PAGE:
Christopher Raeburn x Timberland: sustainable consumption
Christopher Raeburn is an extraordinary designer. The main reason for this is that the British designer has based his work on a philosophy that rests on three pillars: Remade, Reduced, Recycled. Ever since the label was founded, he has relied on materials that have been discarded elsewhere. He uses military waste materials in particular, for example old fatigues and parachutes. Because his aesthetics and philosophy carry such a clear utility look while offering an exciting approach to sustainability at the same time, he is in great demand for collaborations. Most recently, he worked with Timberland and designed a joint collection with the US company that is best known for its boots. Part of the main collection are 17 pieces as well as 11 limited edition styles, including short and long sleeve t-shirts, crewneck sweatshirts, hoodies, joggers and cargo pants as well as various outerwear styles. The collection is available in military-inspired colours and camouflage graphics with modern colours like Ocean Blue, Black and Molten Lava Red, and is expected to be available from end of October onward.
At the booth at Bread && Butter by Zalando, where the Briton presented his collection for Timberland, visitors themselves were allowed to be active. FashionUnited met Raeburn during a bag sewing workshop where he explained the craft to visitors on the sewing machine. Next door, visitors could design t-shirts and plant terrariums with succulents. We sat down on the specially displayed turf and talk about collaborations, sustainability and the new generation of consumers.
Are you happy with the implementation of the booth concept and the workshops?
Christopher Raeburn: Yes! I think it’s great to see how working with their hands calms people down. They take time for these things – something they may not do often otherwise. I wanted people to be able to take something away with them.
What was your collaboration with Timberland like?
Timberland liked my approach and my design philosophy. They have given me a lot of freedom in designing and wanted to see what I can bring to Timberland from my world.
How did you approach the project?
First, I looked at the archive and used original Timberland products from the 80s, 90s and 2000s, deconstructed them and turned them into new pieces. So the pieces you see here are all either remade, recycled or reduced – they are exactly part of my philosophy.
What is the most fascinating thing for you about recycling?
I find it most fascinating that we are not far away from closing the loop. I find that very exciting. Also the interest, especially by the new generation, is much bigger for these topics. We ask a lot more questions about where our clothes come from and where they go when we no longer wear them.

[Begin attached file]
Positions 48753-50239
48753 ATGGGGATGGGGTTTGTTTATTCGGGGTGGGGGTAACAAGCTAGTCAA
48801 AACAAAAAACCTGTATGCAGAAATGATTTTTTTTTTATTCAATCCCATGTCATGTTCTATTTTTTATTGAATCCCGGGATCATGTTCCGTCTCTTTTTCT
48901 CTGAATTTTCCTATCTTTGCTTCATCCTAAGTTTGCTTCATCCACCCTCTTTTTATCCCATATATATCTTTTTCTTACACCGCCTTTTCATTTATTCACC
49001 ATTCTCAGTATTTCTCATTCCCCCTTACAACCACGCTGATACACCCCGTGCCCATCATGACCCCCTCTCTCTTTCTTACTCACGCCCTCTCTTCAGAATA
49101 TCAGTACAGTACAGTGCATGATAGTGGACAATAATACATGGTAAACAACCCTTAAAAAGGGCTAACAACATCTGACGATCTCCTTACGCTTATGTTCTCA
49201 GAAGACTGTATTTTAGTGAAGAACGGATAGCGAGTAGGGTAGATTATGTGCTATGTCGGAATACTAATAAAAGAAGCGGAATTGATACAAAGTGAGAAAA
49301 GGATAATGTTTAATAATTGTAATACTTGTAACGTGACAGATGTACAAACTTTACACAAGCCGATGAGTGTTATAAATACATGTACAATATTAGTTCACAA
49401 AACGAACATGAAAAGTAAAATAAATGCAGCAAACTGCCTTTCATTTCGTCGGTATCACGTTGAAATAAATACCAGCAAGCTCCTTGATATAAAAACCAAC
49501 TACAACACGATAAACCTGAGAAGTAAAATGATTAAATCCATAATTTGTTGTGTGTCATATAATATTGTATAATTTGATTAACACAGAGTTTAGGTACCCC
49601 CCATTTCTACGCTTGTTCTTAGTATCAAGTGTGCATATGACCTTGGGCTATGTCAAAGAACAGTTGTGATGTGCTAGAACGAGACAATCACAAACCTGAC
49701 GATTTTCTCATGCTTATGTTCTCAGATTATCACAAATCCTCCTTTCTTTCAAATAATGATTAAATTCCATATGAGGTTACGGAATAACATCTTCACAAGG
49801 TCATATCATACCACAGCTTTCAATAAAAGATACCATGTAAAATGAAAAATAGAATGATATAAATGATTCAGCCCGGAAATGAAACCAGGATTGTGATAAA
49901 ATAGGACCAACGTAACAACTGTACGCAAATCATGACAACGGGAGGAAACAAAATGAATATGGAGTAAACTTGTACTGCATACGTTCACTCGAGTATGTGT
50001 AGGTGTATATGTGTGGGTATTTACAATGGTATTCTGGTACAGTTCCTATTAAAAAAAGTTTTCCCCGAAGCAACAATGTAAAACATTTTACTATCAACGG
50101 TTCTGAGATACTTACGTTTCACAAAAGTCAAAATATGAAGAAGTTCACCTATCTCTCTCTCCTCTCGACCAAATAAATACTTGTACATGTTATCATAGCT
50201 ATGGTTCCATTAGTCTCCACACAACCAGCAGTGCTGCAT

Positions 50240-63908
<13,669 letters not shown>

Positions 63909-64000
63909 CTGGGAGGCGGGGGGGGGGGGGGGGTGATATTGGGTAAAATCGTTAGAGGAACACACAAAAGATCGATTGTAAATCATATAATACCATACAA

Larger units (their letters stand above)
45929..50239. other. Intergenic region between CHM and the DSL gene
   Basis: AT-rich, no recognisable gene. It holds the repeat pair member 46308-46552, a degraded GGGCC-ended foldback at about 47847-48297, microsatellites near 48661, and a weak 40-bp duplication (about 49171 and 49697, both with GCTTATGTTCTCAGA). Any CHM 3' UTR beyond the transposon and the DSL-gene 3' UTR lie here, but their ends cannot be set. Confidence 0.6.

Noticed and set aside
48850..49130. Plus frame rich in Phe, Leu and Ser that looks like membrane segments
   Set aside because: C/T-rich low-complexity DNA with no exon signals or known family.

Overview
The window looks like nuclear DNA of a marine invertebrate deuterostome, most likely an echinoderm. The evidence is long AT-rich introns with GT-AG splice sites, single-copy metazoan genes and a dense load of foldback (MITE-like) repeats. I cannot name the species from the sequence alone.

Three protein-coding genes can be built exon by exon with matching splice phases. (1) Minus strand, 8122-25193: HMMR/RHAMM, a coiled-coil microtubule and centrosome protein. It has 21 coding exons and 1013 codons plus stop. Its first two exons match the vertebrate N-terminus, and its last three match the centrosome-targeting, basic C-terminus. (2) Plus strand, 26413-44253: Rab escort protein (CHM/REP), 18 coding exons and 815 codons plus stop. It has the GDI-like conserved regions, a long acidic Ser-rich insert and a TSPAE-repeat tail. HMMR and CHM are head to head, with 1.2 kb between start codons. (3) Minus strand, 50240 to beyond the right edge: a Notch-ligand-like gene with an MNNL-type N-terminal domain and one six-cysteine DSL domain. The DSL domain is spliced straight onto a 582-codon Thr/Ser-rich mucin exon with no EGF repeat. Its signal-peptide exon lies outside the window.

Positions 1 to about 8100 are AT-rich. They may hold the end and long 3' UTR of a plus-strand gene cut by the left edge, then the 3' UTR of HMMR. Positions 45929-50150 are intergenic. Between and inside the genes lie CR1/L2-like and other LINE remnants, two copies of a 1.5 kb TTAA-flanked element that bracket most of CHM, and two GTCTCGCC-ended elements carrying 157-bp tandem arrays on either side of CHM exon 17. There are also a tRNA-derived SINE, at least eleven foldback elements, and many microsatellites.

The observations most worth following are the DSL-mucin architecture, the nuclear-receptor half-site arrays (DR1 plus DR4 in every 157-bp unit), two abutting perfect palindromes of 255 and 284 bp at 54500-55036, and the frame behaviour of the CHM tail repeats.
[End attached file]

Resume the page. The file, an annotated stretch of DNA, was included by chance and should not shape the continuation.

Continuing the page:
My company is relatively small, which is why I find the collaboration with such a large company like Timberland very exciting. I hope we can work together to find solutions to this massive problem. We humans produce billions of things every day. This cannot continue in this way.
What are the biggest challenges when it comes to the recycling of clothing?
That blended fabrics, polymers, cannot be separated. That’s why I focus on using pure materials in my designs. For example, I make articles out of recycled PET that can then be recycled. Polycotton, even if it has great properties, is also such a problem as the polymers can not be separated anymore. That’s why we make sure that in our jerseys, for example, we only use organic cotton. We try to avoid blended fabrics.
How does sustainable consumption fit into a festival of consumption like this one?
I think one can use events like this to inform people. It should not be about preaching to people. But if you make a cool design and it’s even sustainable, then there’s no reason not to want that. I think that if we let people know why sustainably or responsibly produced articles have a higher price point than others, they will understand that. This works very well at such events.
Choosing someone who works conceptually and sustainably means making a statement. Why do you think Timberland decided to do its collaboration with Christopher Raeburn?
This booth illustrates this quite well. It is so different from the neon-lit, noisy booths next door. I think the kids and visitors who are here appreciate that. Timberland has sales of 1.8 billion US dollars annually. If you can work with such a company and make a difference on a global scale, then that’s really worth something and I think it can help.
What is next at Christopher Raeburn?
We have many plans for the coming year. Our studio space in London, the Remake Space, is open to the public. We see it as a laboratory and organise workshops and events. We’re also celebrating our tenth anniversary, which is a bit crazy. I am 36 years old. But I actually see this as just the beginning.
This article was originally published on FashionUnitedDE. Translated by Simone Preuss.